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Deploying Your Apps to Google’s Android Market

Figure 6.8  As you can see, the app is the same as the iOS app, but Flash allows you to quickly change the app to an Android version.

In contrast to Apple’s uber complex process, Google’s Android Market is very easy to use. Essentially, you need three things: • A Google account • An APK app ready to go • $25 Let’s step through what you need to do: 1. Before going to the Android Market you will need to create an APK file that can be uploaded to the store. An APK file is the package format Google uses for Android apps. No need to compress your app into a ZIP folder. 2. Open Flash and go to your Android app. Open the Android settings and select Deployment. As this now is going to be a real app, you need to create a valid certificate. Make sure the certifi­ cate has a life of 25 years (it is the default, but double check). 3. Choose Device as the deployment mechanism. Select Publish and an APK file will be created. Now you are ready for the Android Market (Figure 6.9). 4. Start by going to http://market.android.com. This is the place where you will upload your apps.



Deploying Mobile Apps with Flash CS5   267

Figure 6.9 The Android Market.

5. In the bottom left-hand corner of the page is a developer’s link. If you blink, you might miss it. Click on the link to start the process to become a developer. You can also write in the following URL: http://market.android.com/publish/Home 6. You will be asked to log in with your Google Gmail account. It has to be a Google account and not a Google Apps account. 7. You will have to pay $25. 8. When you have gone through all this, you will land on a page that will list all of your Android apps. 9. Before adding your first app, select the Merchant Account link. Selecting this link will allow people to purchase apps and, more importantly, allow you to get paid. The pay scale is 70:30—you get 70% and the carrier gets 30%. 10. Unlike Apple’s complex submission process, you only need to complete five sections of content all on one page. They are: Upload Assets, Listing Details, Publishing Options, Contact Information, and Consent. 11. The Upload Assets section allows you to upload your APK file created from Flash, two screen shots, and one promotional image. 12. The Listing Details allow you to name your application and provide a description. You can choose any name you like.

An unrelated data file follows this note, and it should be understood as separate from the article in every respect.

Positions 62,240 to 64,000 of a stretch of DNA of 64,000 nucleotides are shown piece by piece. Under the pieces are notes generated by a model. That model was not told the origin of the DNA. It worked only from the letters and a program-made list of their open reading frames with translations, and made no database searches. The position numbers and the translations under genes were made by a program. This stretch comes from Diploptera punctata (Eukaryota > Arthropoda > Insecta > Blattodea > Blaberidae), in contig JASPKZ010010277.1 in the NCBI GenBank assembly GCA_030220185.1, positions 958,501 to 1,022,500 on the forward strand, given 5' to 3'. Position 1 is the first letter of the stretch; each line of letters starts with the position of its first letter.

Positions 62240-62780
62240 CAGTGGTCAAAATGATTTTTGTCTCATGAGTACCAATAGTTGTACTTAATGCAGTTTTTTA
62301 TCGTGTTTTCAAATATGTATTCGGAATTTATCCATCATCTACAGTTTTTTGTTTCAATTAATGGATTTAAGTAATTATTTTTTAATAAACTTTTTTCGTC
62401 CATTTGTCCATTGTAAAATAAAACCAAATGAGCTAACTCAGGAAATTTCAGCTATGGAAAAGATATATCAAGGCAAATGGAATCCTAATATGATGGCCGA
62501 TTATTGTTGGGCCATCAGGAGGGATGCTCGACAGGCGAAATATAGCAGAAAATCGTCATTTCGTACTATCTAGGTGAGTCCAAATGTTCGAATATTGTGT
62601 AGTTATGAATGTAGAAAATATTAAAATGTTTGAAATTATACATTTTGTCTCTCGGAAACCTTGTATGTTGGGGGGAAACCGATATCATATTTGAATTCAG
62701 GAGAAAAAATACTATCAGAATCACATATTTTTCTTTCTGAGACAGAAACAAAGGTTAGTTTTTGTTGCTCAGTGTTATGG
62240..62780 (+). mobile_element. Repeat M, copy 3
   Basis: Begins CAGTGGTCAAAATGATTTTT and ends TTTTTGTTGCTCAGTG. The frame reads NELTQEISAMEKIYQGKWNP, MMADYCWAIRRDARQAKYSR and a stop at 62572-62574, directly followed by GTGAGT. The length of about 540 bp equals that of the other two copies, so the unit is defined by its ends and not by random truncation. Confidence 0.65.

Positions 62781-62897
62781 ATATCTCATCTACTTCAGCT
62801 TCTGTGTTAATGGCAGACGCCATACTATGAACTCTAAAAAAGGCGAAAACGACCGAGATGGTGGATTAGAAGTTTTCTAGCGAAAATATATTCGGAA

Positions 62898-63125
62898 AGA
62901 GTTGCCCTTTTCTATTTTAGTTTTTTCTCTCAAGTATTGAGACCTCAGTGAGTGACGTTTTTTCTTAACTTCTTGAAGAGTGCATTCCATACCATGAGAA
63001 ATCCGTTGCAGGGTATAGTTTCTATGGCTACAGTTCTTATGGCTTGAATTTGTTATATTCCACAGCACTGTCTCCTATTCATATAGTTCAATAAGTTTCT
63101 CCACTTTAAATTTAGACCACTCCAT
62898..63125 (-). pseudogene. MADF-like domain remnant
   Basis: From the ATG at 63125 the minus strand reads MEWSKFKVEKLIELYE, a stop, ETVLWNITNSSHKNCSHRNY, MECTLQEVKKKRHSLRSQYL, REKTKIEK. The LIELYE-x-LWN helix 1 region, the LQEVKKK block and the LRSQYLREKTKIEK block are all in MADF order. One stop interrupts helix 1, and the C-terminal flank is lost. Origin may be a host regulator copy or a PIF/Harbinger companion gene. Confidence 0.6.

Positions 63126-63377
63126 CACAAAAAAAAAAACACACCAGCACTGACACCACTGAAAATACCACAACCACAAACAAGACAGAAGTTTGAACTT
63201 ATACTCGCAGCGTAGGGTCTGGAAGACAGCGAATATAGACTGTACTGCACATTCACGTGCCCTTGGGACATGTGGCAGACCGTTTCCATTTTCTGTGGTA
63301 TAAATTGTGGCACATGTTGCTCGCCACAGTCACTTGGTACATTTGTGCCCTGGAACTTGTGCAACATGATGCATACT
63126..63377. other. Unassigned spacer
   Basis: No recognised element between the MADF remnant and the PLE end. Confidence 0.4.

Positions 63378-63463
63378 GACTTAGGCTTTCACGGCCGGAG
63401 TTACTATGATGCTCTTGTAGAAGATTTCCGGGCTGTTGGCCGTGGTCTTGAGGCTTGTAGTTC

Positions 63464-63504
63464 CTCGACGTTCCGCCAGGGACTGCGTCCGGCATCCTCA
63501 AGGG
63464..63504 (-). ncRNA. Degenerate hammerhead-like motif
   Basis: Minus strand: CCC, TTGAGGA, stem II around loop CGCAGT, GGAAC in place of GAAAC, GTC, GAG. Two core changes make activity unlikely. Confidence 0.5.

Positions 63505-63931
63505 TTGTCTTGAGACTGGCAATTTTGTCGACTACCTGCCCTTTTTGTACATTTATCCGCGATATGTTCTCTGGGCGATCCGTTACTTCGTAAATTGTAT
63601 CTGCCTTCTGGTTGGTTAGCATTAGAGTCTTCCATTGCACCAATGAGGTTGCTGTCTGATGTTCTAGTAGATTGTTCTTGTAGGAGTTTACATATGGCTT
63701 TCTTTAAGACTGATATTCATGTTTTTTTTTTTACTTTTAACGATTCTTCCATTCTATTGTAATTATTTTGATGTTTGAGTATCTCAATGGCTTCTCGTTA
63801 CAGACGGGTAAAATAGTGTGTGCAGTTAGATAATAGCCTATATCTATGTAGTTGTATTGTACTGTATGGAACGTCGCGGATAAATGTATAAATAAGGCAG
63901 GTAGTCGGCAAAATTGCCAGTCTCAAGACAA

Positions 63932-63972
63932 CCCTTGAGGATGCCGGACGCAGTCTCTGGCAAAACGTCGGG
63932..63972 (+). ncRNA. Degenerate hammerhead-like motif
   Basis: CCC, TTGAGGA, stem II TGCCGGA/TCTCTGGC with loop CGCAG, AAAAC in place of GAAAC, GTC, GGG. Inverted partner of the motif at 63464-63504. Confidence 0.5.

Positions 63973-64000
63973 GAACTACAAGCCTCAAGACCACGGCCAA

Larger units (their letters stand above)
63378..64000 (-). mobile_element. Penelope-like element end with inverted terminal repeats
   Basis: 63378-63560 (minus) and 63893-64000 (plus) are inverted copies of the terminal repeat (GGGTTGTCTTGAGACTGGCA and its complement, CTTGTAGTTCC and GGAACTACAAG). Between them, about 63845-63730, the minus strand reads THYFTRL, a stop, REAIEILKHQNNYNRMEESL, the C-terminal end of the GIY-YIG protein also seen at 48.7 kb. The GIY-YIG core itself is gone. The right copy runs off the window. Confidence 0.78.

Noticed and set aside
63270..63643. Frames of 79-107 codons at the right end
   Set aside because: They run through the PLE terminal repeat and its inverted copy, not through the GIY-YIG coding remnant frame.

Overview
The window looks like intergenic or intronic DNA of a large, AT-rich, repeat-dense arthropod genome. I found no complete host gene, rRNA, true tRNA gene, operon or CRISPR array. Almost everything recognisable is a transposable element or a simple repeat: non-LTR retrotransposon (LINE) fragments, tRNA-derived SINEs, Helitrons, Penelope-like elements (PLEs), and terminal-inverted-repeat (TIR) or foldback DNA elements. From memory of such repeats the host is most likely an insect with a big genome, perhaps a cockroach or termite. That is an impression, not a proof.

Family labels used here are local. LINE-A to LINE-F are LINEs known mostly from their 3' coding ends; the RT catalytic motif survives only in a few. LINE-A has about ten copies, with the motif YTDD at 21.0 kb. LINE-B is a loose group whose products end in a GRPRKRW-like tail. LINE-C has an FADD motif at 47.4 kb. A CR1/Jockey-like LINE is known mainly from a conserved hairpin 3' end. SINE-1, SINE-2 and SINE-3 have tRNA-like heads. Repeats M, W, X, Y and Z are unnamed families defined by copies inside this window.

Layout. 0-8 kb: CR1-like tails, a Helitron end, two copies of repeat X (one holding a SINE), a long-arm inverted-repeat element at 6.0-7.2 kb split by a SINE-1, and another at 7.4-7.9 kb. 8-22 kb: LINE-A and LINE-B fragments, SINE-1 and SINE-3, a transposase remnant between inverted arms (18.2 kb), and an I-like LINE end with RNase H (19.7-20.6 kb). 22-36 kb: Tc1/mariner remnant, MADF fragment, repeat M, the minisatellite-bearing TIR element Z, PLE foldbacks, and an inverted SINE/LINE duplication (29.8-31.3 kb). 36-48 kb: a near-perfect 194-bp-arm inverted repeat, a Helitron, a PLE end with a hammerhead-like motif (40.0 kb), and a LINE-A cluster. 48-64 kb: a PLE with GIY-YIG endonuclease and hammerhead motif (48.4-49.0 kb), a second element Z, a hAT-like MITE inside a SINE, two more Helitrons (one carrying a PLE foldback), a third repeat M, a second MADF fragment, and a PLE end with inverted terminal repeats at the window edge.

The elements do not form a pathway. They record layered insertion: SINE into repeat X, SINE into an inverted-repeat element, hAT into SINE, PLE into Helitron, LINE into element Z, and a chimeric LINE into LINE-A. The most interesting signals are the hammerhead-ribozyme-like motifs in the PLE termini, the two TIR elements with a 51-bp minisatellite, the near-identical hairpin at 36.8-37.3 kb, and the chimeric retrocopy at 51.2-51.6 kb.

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13. The important part of the process is price. You can choose either free or U.S. dollars. A free app can never be converted into a paid app. The U.S. dollars option also allows you to name any price, from $0.01 to as high as you want to go. The ability to price your apps is a big difference between Apple and Google. 14. The final three sections are merely paperwork saying that you have approved the app for sale. 15. Hit Save at the bottom of the screen and you are live. There is no process check. You app is immediately live. As you can see, the process for deploying to the Android Market is much easier than Apple iTunes Store. Both Apple and Google continue to tweak the way the market stores works for them.

Building for iPad Devices There are over 120 million iOS devices on the market. Interestingly, the iPad accounts for 10% of the market. What is more interesting is that many analysts expect the iPad to eventually outsell handheld devices. There has never been a product launch as successful as the iPad—including the DVD player, the iPod, and the iPhone. Good thing Flash lets you build for the iPad. As you might expect, developing for the iPad is almost identical to the iPhone in Flash Professional. After all, you are still using the same Flash, the same ActionScript, and the same process to build your API files. But there are some differences. The main difference is the overall screen size. The iPad has a screen resolution of 1024 × 768 pixels. This gives you dramatically more room to work with than the iPhone screen. The current iPad supports 132 ppi images, but it is fully expected that the next version will also support the super high-density 320 ppi images used in the iPhone 4 Retina display. With that said, you can use some gorgeous images on the iPad. The overall speed of the iPad is very good. The iPad was the first device from Apple to support the A4 System-on-Chip design that later appeared on the iPhone 4 and iPod Touch. The iPad has less RAM than the iPhone 4. This can be a problem when ­creating apps that use a lot of data. For instance, you may have an app with two or more video screens going at once. You will see a frame rate drop if you do that. Memory management is something you need to be conscious of when you develop for the iPad. The main issue you are ­presented with is the large screen. A larger screen means more pixels. Even with a faster chip than the iPhone 3GS, you will still see dropped frame rates if you have large animation sequences.



Deploying Mobile Apps with Flash CS5   269

Finally, when you are packaging your iPad app there are two additional steps you need to take. The first is to ensure that you use a large Default.png screen image. The screen size is 1024 × 768 pixels. The second is that you will want to add a new launch icon that will show up on the iPad. The icon will need to be 72 × 72 pixels. With this all in mind, the development and submission ­process for the iPad is almost identical.